National Productivity Week 27th January 2025 | Visit Website

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the UK’s productivity problems.

Election 2024: A productivity plan

Productivity has to be at the core of the next Government’s agenda

To achieve this, the UK needs a broad-based and integrated set of policies. These policies should above all support business and public investment in skills, innovation, and the transition to a net-zero economy across all sectors, devolved nations, and regions in the UK. While there is still scope to grow the economy faster by increasing workforce participation and creating opportunities for older workers to keep working longer, as acknowledged in the parties’ manifestos, raising economic growth will be difficult without significantly increasing the productivity of our labour force.

Labour productivity, measured as GDP per hour worked, is currently on a slow growth trajectory of about 0.5 percent. In order to match the growth of the economy during the 2010s, productivity growth needs to be doubled to 1 percent. However, for us to afford the much needed public investments in the economy without having to raise taxes dramatically, productivity growth will need to climb to 1.5 to 2 percent. This is achievable, as the UK demonstrated during much of the 1980s, 1990s, and early 2000s.

A new Government should aim to realise another big acceleration in productivity, especially one that underpins inclusive growth to the benefit of all. The key issues to address, as laid out in The  Productivity Institute’s Productivity Agenda, are:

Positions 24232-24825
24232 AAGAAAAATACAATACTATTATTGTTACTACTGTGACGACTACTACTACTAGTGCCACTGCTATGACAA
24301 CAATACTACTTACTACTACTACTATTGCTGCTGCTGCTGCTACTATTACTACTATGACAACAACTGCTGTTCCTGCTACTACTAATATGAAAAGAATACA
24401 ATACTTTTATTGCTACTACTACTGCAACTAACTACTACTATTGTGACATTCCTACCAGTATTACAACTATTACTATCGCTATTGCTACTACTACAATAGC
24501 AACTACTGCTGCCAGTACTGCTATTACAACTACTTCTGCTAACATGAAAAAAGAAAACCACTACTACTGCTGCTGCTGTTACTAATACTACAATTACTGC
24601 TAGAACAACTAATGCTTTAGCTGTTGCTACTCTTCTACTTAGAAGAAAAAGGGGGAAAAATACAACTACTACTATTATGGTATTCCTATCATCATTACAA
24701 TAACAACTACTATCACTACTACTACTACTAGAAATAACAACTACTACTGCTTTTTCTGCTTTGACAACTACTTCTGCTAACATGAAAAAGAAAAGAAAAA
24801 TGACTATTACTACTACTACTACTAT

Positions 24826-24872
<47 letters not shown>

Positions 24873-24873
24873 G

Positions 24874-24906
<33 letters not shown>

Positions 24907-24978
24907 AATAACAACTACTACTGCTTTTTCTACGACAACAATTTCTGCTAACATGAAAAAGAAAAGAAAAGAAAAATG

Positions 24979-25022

• Countering the chronic underinvestment in business investment which has been weakening since the mid 1990s.
  • Where businesses, cities and regions are excelling at productivity, there needs to be greater diffusion of best practices and better leverage of cluster effects in city areas beyond London.
  • Britain needs to tackle its institutional fragmentation by improving communication between the public and private sectors and other groups. This fragmentation results in a lack of joined-up policies, often at a devolved nation or regional level.

The election manifestos, published in the second week of June 2024, sparsely recognise the importance of productivity, but they all identify key policy areas that could be impactful if fully implemented, properly funded, coordinated and committed for the long-term. The proof of their effectiveness will lie in the actual policy details revealed in the coming months.

For now, the Conservative Party manifesto presents policies that support innovation, infrastructure development, and regulatory reform, which are components of a broader industrial strategy even though such a strategy is not explicitly mentioned. The Liberal Democrats and the Labour Party both have dedicated sections in their manifestos outlining their industrial strategies, with a focus on providing businesses with certainty, fostering partnerships, and aligning policies with long-term growth and environmental goals.


  • Productivity Studies




B. van Ark, N. Pike (June 2024) Election 20024: A productivity plan for the next UK Government